I have a recently published an article, with Aaron Deslatte at Indiana University Bloomington, at State and Local Government Review where we explored whether metropolitan areas that had higher levels of fragmentation (meaning more general purpose governments) that spanned more than one state (we coined this "Bordered fragmentation" to indicate its uniqueness from "horizontal" and "vertical" fragmentation) lead governments to utilize more economic development incentives. We found that to be the case, but it also mattered whether the government was run by a manager or a mayor. Finding mechanisms to mitigate these ultra-competitive environments would be beneficial to regions in addressing this misallocation of resources. You can find the article here if you are interested.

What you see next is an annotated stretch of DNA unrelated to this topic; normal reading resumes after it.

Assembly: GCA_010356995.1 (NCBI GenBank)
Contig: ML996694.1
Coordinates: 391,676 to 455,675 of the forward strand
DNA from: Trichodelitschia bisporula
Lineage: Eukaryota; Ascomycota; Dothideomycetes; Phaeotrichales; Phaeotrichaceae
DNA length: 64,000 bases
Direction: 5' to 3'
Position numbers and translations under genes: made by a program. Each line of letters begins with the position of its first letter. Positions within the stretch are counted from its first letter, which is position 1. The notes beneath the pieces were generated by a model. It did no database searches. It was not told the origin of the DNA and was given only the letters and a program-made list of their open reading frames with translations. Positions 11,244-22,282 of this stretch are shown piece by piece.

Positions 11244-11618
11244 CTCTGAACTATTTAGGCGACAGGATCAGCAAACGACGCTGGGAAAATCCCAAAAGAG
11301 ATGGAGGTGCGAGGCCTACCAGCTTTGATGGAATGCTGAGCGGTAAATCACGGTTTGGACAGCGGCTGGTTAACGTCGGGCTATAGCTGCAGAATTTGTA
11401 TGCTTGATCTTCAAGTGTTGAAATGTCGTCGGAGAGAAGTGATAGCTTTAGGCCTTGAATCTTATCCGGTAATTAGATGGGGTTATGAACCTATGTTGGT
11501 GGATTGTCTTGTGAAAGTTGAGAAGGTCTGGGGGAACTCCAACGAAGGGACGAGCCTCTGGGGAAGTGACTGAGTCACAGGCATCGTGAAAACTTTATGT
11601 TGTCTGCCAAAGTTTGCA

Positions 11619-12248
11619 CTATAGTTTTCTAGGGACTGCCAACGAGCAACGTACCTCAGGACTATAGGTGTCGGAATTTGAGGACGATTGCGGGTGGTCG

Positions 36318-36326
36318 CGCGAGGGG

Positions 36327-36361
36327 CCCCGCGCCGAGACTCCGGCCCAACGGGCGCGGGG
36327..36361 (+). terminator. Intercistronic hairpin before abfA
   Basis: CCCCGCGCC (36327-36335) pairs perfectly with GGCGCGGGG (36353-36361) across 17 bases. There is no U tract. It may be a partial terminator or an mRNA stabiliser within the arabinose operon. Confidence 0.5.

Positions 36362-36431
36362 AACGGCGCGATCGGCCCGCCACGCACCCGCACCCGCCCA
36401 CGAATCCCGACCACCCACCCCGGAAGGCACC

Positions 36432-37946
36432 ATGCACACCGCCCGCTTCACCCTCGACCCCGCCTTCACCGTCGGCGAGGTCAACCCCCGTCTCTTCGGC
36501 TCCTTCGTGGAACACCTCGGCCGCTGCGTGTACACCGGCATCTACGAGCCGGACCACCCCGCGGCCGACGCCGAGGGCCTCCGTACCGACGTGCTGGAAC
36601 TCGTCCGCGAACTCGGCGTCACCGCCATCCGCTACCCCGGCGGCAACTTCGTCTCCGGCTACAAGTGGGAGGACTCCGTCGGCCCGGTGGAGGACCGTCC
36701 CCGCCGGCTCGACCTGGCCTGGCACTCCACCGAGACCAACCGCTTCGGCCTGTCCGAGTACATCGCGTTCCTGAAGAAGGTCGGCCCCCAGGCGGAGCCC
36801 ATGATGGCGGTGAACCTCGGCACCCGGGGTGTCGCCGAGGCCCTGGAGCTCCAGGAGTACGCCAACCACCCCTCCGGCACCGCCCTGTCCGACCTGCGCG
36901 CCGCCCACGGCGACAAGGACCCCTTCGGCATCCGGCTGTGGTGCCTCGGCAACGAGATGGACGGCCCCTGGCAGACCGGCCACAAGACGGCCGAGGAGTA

Also, one such anti-poaching arrangement in light of COVID is happening in one of the regions that spans multiple states metro-DC.development-leaders-in-six-counties-form-regional-alliance/
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I am an assistant professor of political science at the University of Maryland Baltimore County (UMBC). I completed my Ph.D. in Public Policy and Public Administration at George Washington University.